Thursday, July 22nd, 2010
Koninklijke Nederlandse Politiehond Vereniging (KNPV) is a popular dog-sport based out of the Netherlands. The name literally means “Royal Dutch Police Dog Association”, and it was founded in the early 1900′s as a way of testing the ability of dogs for their suitability for breeding and work as a police dog. As with any sport, the rules and exercises are clearly defined to ensure fairness among competitors. After over a century, the rules and titles involved in KNPV have changed and grown considerably, but the basic concepts remain.
In KNPV, a team consisting of a dog and its handler compete to obtain varying levels of certification. Points are awarded or deducted based on performance in various exercises, and certificates are awarded to dogs who are able to obtain a high enough score. The most basic title in KNPV is known as Politiehond 1 (PH1). Competing dogs must first obtain this title before attempting any of the more challenging titles, and in Holland, a dog must have this title before it can work as a police dog. Obtaining this title involves completing exercises in obedience, scent work, water work, and protection. A score between 302 and 347 out of 440 possible points is enough for the dog be awarded Certificaat A, which lasts for one year. A score above 348 awards the dog a full PH1 certificate, and a score above 402 awards the dog a Certificaat Met Lof (certificate with honors).
After completing PH1, it is up to the handler to decide whether or not to continue training for a more advanced title. Possible titles are Politiehond 2 (PH2), Object Bewakinghond (ObjBW), Speurhond (SpH), and Reddingshond (RH). PH2 includes the same exercises as PH1, but at a more advanced level. ObjBW is considered a specialised Guard Dog title. It includes many of the same exercises as PH1, but does not include water work, and has a stronger focus on guarding. SpH is a very specialised title that focuses on complex tracking and scent work exercises. The exercises are judged harshly, and only about 20% of dogs attempting this title are able to obtain it each year. Finally, RH is a specialised title that focuses on search and rescue operations with exercises that simulate the rescuing of a drowning person, or a person trapped under rubble.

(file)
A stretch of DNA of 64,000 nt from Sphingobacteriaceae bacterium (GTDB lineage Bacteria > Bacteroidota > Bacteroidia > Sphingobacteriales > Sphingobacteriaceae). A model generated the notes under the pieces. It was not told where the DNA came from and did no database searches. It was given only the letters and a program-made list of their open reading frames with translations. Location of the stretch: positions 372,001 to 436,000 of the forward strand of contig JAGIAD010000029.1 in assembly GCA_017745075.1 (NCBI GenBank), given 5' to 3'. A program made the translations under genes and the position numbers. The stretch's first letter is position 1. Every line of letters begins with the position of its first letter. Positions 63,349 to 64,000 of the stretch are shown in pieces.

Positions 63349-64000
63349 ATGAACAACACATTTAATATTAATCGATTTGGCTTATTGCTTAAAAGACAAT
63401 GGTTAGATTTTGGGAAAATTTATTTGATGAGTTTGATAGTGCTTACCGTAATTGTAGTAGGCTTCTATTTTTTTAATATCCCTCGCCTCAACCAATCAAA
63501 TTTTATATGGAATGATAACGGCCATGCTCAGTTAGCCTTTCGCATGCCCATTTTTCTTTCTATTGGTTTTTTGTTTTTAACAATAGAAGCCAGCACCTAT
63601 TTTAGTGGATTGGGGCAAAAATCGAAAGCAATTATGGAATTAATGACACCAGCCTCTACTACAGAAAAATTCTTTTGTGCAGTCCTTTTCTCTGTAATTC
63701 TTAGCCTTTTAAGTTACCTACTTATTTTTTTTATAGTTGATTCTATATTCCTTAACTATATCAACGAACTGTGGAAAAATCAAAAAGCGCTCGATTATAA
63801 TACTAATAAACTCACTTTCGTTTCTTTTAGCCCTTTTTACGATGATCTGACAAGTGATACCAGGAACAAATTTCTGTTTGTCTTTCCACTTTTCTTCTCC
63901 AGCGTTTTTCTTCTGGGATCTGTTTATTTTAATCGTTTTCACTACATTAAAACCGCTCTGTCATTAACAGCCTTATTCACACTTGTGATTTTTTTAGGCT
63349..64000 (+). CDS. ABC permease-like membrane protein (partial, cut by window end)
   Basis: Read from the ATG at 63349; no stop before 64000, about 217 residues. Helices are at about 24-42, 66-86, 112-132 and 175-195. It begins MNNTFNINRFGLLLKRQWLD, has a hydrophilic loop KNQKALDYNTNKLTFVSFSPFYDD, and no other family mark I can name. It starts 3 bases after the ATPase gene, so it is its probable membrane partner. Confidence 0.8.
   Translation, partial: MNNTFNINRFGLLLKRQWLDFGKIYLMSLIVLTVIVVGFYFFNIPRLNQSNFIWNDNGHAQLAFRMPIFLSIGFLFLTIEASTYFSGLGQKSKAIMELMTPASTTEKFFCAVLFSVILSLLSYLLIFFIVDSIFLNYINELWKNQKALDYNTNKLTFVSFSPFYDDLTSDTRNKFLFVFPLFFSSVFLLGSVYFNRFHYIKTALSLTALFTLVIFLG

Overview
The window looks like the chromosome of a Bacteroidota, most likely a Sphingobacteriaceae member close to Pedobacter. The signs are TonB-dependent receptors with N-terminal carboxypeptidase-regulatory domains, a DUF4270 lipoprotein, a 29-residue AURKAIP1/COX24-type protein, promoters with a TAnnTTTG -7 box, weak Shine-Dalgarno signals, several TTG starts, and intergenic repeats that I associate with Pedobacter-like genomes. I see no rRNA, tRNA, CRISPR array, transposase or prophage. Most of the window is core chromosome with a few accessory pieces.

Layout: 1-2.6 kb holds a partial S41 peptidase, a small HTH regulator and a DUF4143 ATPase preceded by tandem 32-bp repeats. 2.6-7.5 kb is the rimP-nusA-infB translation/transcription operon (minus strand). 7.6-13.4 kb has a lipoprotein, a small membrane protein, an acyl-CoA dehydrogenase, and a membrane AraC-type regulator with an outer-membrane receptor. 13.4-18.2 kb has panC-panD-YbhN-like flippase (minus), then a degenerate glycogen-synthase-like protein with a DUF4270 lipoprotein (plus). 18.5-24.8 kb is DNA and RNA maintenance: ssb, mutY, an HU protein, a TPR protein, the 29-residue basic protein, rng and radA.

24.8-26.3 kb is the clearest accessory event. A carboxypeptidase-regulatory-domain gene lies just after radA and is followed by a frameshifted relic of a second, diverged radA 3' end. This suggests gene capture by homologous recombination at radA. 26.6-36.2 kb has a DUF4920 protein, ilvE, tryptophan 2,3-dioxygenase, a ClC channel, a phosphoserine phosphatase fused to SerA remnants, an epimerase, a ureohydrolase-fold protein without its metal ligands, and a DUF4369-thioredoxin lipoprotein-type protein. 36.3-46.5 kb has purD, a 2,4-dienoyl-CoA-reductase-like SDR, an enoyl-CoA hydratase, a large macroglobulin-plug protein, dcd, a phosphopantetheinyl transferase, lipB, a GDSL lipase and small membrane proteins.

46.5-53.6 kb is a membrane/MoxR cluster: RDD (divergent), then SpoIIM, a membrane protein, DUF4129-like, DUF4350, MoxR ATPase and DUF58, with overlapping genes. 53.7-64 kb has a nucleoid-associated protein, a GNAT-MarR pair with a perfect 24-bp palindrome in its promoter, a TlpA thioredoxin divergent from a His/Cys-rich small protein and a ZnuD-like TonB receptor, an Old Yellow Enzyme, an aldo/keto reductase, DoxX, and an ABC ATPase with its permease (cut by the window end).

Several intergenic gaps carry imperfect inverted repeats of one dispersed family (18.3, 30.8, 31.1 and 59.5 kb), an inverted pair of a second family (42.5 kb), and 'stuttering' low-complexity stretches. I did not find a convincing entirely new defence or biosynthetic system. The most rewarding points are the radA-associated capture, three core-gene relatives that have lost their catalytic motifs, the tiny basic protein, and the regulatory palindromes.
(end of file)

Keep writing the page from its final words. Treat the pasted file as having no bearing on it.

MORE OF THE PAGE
KNPV is both incredibly important in maintaining the quality of working breeds such as the German Shepherd or Belgian Malinois, as well as promoting standards for the training of police dogs, protection dogs, and guard dogs. However, as honorable as the sport is, one should always remember that KNPV is just a sport. A true protection dog should be trained for real world scenarios, and not for sport.
Thursday, July 15th, 2010
KNPV is a lot closer to real protection work than many other dog sports because it comes the closest to mimicking real scenarios. One scenario seen in KNPV that isn’t seen in other sports is the presence of water in the environment. In the real world, a police protection dog must not only be able to swim, but must be able to do so with speed and efficiency in order to engage a target across a body of water, or to rescue a drowning person from a river with strong current.
KNPV uses two exercises to test a dog’s swimming ability. In the first exercise, the dog is instructed to swim across a canal with a minimum distance of 15 meters, wait at the other side, and then return to the handler when instructed. Unfortunately, while it is admirable that KNPV would include water exercises, this exercise does not come close enough to a real scenario to be effective as training for a true protection dog. In the real world, the dog will be sent across a body of water in order to perform a task, such as engaging a target. To have the dog sit and wait for a second command to be given on the other side of a river is absurd, and wastes valuable time. The dog should be trained to swim the distance and engage the target with one command.